Then it rained…and rained…and rained. Finally, Thursday gave us some clear weather and my big strong helper! Woo hoo!  Unfortunately, that plywood did not like sitting bare nekkid out there in the rain, and it had buckled and weakened significantly. That’s when I decided to add 1×6 decking over the plywood. Turns out, running those boards was not difficult, and added a great deal of stability to the structure. I’d show you a picture, but it looks just the same from this angle.
We had time left to get the first wall up, before daylight and, more importantly, my back, gave out on us.
We had put a window where that hole is, but I went back and filled that in. I decided to let the kids enjoy the tree house for a week or so first, and then decide where windows might be best. For some reason, this first wall was very difficult. The other 3 were far easier.  Guess it’s kinda like making your first million, right?
Next morning, after the chiropractor visit, I was back at it. Like I said, the next 3 walls were far easier.  Up, straight, square, and ready to go. I got the other side wall and the rear wall done that day, and the front facing wall the next day. Almost ready for the roof!

As you can see, I didn’t brace the side walls at this time. They weren’t going anywhere, and I wasn’t waiting for any building inspectors that day. The front wall would go into place first thing the next morning.  If you’re paying attention, you’ve noticed that I did not meet my original goal of one long weekend to complete this project. At this point, it’s Dec 30. I started on Dec 21.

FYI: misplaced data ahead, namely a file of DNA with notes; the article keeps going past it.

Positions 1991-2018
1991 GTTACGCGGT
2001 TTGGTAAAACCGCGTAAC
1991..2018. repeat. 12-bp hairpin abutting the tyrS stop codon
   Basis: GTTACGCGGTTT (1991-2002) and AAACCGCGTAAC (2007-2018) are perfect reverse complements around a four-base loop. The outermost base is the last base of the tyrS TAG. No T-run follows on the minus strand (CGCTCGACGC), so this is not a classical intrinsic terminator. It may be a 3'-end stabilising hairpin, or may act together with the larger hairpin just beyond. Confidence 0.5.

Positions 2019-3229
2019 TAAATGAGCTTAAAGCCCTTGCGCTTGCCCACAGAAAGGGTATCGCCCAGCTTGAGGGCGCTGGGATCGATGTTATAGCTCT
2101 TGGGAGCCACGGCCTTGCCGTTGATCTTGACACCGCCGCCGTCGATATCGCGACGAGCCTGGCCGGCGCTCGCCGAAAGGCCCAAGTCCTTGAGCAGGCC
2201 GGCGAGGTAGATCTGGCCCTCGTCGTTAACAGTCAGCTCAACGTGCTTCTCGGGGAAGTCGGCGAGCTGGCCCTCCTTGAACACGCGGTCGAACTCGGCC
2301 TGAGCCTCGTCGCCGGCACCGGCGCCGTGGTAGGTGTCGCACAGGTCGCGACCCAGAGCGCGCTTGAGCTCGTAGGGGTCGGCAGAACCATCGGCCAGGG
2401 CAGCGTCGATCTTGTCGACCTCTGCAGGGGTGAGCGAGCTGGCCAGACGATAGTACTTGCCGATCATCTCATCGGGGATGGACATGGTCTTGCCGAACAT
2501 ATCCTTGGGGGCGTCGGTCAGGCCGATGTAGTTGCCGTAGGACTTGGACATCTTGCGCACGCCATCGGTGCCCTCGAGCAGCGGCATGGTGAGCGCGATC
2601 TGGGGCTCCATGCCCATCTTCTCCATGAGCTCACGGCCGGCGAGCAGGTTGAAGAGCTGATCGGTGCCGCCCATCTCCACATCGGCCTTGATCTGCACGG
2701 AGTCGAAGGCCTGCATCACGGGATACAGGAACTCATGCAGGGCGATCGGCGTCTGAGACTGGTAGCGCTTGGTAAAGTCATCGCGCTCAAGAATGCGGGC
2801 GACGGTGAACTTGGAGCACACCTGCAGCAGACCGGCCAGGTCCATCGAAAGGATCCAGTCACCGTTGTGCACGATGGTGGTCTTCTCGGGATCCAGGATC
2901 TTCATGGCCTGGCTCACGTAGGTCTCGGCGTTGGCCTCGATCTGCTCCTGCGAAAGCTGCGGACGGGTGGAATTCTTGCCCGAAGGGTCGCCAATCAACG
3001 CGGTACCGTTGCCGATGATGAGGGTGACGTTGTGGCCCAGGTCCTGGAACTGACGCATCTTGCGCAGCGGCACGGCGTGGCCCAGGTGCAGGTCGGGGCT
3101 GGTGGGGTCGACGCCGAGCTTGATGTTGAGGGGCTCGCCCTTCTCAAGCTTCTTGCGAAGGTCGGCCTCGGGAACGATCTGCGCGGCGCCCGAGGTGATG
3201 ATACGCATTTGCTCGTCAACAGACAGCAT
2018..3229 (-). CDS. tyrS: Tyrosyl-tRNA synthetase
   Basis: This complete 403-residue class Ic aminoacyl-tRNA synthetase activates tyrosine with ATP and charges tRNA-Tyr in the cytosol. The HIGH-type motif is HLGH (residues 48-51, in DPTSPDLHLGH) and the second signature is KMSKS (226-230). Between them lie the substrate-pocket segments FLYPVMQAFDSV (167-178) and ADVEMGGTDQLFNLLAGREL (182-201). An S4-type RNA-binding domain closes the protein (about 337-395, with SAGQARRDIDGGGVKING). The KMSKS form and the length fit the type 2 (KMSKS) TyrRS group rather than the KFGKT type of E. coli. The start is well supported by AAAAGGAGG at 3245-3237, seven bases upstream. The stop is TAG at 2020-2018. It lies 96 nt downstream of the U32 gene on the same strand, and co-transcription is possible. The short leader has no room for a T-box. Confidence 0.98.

On the day after New Year’s Day, the front wall went in. This one was fun, because I had to build it up there with very little room to work. But it went together pretty well. It was the simplest of the walls, just a straight 8′ stud wall with a door framed in.

Then there was the roof. I’m not afraid of heights. I’m afraid of falling from heights. There is no way I was going to get on top of this structure and attach the metal roofing (three pieces, 26″ x 12′). So I had to figure out how to attach it from the inside.  I did a ‘dry run’ on the ground with the roof system, which was four 2x4s on their ends, crossed by 5 1x4s then the metal roof laid across the 1x4s and attached with 1″ screws. I figured it would be too big to build inside the tree house and too heavy to lift it up onto the roof. So, I broke it up into 3 pieces and put them on separately. Easy, cheesy, lemon-squeezy.

The last two tasks were the easiest: the railing for the ‘porch’ and the ladder for the kiddos to run up and down. Nothing but 2x4s and 16p nails, and a lot of sawing.  Here’s the final product.

The ladder is not as sturdy as I had hoped, so I’m going to add some bracing to the sides and bottom.


The kids have since added some chairs to their front porch.
The view from the porch, overlooking the trampoline and the tree swing.


Inside, this is one of the wide walls. It rises from 7′ in the rear to 8′ in the front.


The rear corner, with a peak of metal roofing.


Front corner by the door.


Doop, doop, doop lookin’ out my back door.
OK, front door, but you get the picture, thanks to Mr. Fogarty and CCR.
There are currently no windows. I decided to let the kids have at it for a while, then decide where they wanted windows. I’ll cut them out with a jigsaw later, and we’re going to use plastic plexiglass, hinged to the siding, to cover the windows and let in light.  They’ve also requested a few upgrades: rope swing underneath, zip line to the trampoline, fireman’s pole, and a few interior shelves.
My personal upgrades will be some camo netting (who knew that almost every outdoors store sells this stuff?!?) and a climbing rope grid from the main supports to the ground.  Good exercise.
And, of course, the very first thing the kids asked is, “Daddy, can we spend the night in the tree house? Tonight?”


What do you think about that?